By, the old guy with a pony tail at Mendham Garden Center
You can call it dirt, soil, root zone or a host of other terms. It’s the downside to the establishment and management of your lawn.
A turf manager once told me, “You can grow grass on a rock, just give it what it needs”. Although this is true, deep healthy topsoil works a whole lot better.
Soil is a mixture of sand, silt and clay. Sand particles are largest. Silt is smaller and clay particles are the smallest. Topsoil is different from sub soil in that it also contains organic matter built up over years of decaying animals and plants.
Eight inches or more topsoil is optimal for growing grass. At the very least, you’ll need three to four inches. Under normal conditions, the deeper a healthy topsoil layer goes, the more resilient the grass.
Organic matter in the topsoil causes the sand, silt and clay particles to bond together forming soil aggregates. These large particles have small and large spaces between them called pore space.
Essentially, the soil acts like a big sponge. Larger spaces allow water, nutrients and oxygen to enter the root zone and gases to escape. Smaller spaces hold moisture and nutrients, making them available to the grass and helping the grass grow and develop.
Soils, such as our native clay soils with less than 85% sand depend on soil aggregation (the formation of soil aggregates) to drain and maintain an adequate level of both large and small pore space to support turf development.
Adding sand to soil can help improve drainage. However, you’ll need to add sand in the proper amount or size. The wrong mix can end up hindering rather than improving drainage. Organic matter or compost is sometimes the better choice because over time it can help create the aggregation necessary to sustain drainage in a heavy textured clay soil.
Air space and microorganisms
Topsoil is full of microorganisms. How full? If you dug a teaspoon into the earth, you’d find as many microscopic lifeforms inside that scoop of dirt as there people on the planet.
Most of those microorganisms require oxygen to break down organic matter and supply nutrients to the grass in the process of decomposition, much like what happens in a compost bin.
Although some microorganisms do not require oxygen and can function in an anaerobic environment, most beneficial microbes are aerobic and require oxygen to function.
A grass seed contains everything it needs to germinate and sprout, except moisture. Like all grains, grass seeds contain starch. The seed also contains the same enzyme that is in saliva. This enzyme converts the starch to sugars (carbohydrates). Once germinated, the seed uses these carbohydrates for energy to develop until it can produce the carbohydrates it needs through photosynthesis in its newly developing green leaves.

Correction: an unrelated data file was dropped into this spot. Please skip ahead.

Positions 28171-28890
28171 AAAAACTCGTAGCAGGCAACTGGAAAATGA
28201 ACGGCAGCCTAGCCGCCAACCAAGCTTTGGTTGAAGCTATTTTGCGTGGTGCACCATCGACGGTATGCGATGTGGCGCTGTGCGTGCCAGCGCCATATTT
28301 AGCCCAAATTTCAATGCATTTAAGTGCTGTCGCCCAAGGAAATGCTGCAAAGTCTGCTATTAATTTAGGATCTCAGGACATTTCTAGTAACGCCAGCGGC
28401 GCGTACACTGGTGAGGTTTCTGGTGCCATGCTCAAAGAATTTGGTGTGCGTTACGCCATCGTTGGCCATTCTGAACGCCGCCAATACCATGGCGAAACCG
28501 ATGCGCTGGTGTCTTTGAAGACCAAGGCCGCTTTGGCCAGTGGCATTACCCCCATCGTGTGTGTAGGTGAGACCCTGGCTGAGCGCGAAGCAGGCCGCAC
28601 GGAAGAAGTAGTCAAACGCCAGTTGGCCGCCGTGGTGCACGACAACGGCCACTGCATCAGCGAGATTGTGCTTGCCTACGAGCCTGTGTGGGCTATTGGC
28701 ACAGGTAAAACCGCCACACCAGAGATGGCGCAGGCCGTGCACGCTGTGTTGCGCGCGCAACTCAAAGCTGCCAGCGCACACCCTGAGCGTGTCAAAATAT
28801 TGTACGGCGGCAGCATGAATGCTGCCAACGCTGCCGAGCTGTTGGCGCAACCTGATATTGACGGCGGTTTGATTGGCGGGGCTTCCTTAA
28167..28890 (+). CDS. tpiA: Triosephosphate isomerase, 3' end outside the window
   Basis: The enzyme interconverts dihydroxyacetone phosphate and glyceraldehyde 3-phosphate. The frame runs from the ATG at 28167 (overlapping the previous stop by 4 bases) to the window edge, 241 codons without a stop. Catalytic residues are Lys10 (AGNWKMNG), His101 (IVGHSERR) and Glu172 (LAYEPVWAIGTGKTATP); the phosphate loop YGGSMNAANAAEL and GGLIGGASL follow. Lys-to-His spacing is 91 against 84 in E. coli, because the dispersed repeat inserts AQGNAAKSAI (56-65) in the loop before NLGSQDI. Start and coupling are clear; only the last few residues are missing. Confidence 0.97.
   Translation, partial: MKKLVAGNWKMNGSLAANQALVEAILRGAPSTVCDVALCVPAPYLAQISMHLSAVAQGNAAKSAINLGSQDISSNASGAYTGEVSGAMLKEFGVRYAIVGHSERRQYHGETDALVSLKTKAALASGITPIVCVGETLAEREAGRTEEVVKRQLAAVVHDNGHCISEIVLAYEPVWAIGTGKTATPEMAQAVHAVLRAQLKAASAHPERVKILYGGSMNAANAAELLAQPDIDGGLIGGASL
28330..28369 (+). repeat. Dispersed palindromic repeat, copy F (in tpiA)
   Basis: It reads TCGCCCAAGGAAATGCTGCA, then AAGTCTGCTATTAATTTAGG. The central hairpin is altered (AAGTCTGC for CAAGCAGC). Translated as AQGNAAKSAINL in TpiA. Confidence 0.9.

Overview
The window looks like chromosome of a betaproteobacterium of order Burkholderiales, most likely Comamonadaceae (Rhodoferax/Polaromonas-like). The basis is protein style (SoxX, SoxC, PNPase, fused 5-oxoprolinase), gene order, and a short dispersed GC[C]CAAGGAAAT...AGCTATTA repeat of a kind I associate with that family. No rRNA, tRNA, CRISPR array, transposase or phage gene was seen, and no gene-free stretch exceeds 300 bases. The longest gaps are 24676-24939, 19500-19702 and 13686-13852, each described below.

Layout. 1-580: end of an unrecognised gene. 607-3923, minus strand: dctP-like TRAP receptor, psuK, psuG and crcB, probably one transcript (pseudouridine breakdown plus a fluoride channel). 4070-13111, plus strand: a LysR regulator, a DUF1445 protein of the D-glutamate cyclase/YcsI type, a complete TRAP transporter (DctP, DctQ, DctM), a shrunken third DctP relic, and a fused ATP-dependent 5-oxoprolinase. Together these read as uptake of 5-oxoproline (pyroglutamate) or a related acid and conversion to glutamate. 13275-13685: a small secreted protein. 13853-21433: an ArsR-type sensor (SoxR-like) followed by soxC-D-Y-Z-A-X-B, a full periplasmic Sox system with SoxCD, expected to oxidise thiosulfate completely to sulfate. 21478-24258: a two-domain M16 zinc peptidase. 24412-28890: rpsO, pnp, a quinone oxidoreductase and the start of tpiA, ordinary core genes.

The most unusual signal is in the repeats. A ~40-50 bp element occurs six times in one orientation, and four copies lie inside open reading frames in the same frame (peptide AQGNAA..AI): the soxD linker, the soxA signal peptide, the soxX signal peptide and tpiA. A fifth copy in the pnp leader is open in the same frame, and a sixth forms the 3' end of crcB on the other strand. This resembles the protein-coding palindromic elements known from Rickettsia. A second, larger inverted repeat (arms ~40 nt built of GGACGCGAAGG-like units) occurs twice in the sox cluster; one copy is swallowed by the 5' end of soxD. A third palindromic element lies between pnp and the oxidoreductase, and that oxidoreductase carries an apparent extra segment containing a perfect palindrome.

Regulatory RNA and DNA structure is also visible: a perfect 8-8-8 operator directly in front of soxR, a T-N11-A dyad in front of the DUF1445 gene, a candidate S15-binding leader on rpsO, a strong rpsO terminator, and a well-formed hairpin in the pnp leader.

Meanwhile, the grass plant is also developing its root system which penetrates into the soil. This root system continues to mine out the moisture and nutrients the grass needs to survive.
Roots are continually dying as new roots develop. Although the root system is typically shallower in the summer and deeper in the spring and fall, the depth of the root system is somewhat relative to the managed height of the grass.
Grass mowed at a lower height will usually have a shallower root system than a grass maintained at a higher height. Raising the mower height in the summer supports a deeper root system to more effectively search out water and nutrients.
Soil compaction occurs naturally, even without the effects of traffic. Every time it rains, the moisture lubricates the soil particles and they move closer and closer together, creating more compaction.
The more silt and clay (small particles) and less aggregation a soil contains, the more potential there is for compaction to negatively impact the ability of the soil to support a deep healthy root system.
In a typical winter, freezing and thawing tend to open up the soil and relieve compaction, which is why soil is usually most compacted at the end of the summer. Early fall, when the grass is actively growing, is the time soil aeration by mechanical means is most beneficial. Soil aeration helps the grass to regenerate a deeper root system after the long hot summer
Compacted soil compromises literally every function of a healthy, continually developing lawn. A lack of oxygen hinders aerobic microbes’ ability to break down organic matter and supply nutrients. Roots need large enough pore spaces to penetrate the soil and develop.
As the roots continue to grow and elongate, they continually mine nutrients and moisture from the soil. Once root growth is restricted the plant can deplete readily available nutrients.
Dry compacted soil can minimize nutrient availability to the roots by as much as 50%. Once the health of a lawn is compromised, the lawn becomes more susceptible to damage caused by environmental conditions, insect and disease.
Soil aeration is very beneficial in developing and maintaining a healthy lawn. It is a much underused procedure in residential lawn care. Aeration, when used effectively, can help to minimize compacted soil conditions. When incorporated with topdressing and or effective fertilization program, soil aeration can help to transform a poor soil into a more suitable growth medium.
You could say, when it comes to grass, “what grows up must grow down” and that’s the downside.
If you have any questions or comments on this article you can contact firstname.lastname@example.org
And feel free to pay us a visit at any of our three stores to find everything you’ll need for proper lawn care and healthy topsoil.